Go confidently knowing what good quality practices are
QA “Best Practices” are often thrown around by people who want them, need them, have them available to sell, or thoughtfully implement them based on a smart needs assessment. The title of this post is the goal.
There seem to be QA best practices that, in my experience of dropping in and cleaning up shop for various clients, are consistently tough. These best practices fall into four buckets: strategic process, writing tests, running tests, and entering and managing bugs.
QA Strategic Process
1. Monitor Jira (or whatever management software you choose) on a daily basis to be aware of changes in what is being built
2. Have a clear workflow that serves Dev, QA, and Product. I find something minimalist works better than complicated: “Committed”, “In Dev”, “In Test”, “Done”. Try to avoid having a status “Blocked”. Unblock yourself or escalate to the responsible party which creates a work ticket for them to track and for you to follow.
3. Work to build a reasonable understanding of how the SUT (system under test) works and how the current sprint will affect the system
4. Work to understand the tickets and efficient, valuable ways of testing them
5. Think in terms of functional positive/negative and non-functional baseline/scalability/load/
6. When possible, test on an iterative build that contains a full merge of all work ready for QA within the sprint, not a branch that contains only the change made.
7. Expected value is quantifying the value a decision will make above its anticipated cost. Probability is the reasonable chance of something happening. Impact is the depth of force of an event. Risk is the product of probability x impact. Think and communicate in terms of expected value and risk, not available time or people & technology resources.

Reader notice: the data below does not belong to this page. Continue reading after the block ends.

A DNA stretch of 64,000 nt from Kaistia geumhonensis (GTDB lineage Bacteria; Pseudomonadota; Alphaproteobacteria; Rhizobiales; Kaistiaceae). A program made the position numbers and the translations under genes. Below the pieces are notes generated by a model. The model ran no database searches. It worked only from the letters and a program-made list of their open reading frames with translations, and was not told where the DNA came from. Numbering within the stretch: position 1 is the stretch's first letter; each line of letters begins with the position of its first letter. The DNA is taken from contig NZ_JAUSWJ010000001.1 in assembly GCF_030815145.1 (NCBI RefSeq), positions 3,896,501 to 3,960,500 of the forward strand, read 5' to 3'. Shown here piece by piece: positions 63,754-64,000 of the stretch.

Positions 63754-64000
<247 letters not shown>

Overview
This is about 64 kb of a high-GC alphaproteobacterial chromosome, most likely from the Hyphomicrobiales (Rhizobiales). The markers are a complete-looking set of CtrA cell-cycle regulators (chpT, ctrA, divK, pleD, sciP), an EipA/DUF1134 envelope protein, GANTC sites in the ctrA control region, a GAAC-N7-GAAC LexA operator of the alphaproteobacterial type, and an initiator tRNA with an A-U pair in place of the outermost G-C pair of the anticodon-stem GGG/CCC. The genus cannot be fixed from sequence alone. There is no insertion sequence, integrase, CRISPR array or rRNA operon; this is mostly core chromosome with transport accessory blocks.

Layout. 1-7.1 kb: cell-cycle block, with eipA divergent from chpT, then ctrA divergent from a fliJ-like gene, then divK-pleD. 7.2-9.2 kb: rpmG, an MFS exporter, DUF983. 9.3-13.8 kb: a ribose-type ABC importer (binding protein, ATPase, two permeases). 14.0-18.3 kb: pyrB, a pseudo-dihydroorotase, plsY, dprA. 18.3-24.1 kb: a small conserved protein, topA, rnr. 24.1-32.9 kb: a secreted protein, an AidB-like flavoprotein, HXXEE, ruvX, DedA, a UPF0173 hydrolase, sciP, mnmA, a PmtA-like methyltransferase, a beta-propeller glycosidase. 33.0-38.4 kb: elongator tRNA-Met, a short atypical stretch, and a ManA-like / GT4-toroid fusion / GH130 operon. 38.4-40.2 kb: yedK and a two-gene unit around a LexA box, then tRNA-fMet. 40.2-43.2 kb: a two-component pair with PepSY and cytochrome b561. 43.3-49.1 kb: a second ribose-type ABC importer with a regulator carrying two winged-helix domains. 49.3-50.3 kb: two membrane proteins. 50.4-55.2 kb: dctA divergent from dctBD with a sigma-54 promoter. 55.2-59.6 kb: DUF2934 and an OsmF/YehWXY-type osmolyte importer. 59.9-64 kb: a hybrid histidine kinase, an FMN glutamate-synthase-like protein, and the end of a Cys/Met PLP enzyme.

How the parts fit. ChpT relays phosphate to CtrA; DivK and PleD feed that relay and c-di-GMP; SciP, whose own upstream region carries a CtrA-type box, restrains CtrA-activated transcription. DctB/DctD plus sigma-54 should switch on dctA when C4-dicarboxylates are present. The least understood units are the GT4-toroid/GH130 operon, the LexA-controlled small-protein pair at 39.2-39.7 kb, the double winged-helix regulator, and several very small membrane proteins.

1. Author tests into a central library that map to description of what the product needs to do
2. Seek to build MECE (mutually exclusive, collectively exhaustive) suites of tests that provide valuable certification of correct form and function
3. Suites contain tests that target common functions. Sets contain tests grouped for execution together, usually with a common personal responsible for ensuring the testing is completed.
4. Unit tests are automated code that runs with the build which exercises functional checks against methods written by the people who created the methods
5. QA tests are automated and manual checks that are run after build delivery which verify function, validate product integrity and user experience, and are written by professionals trained in critical thinking, root cause analysis, and technical communication.
6. A test has a name, description, unique ID, a test type, steps, and expected results. When a test is in a set, it has a pass value (Not run, Passed, Failed) and execution timestamp.
1. Create sets of tests for execution based on who is responsible for testing, what is being built, and what must be protected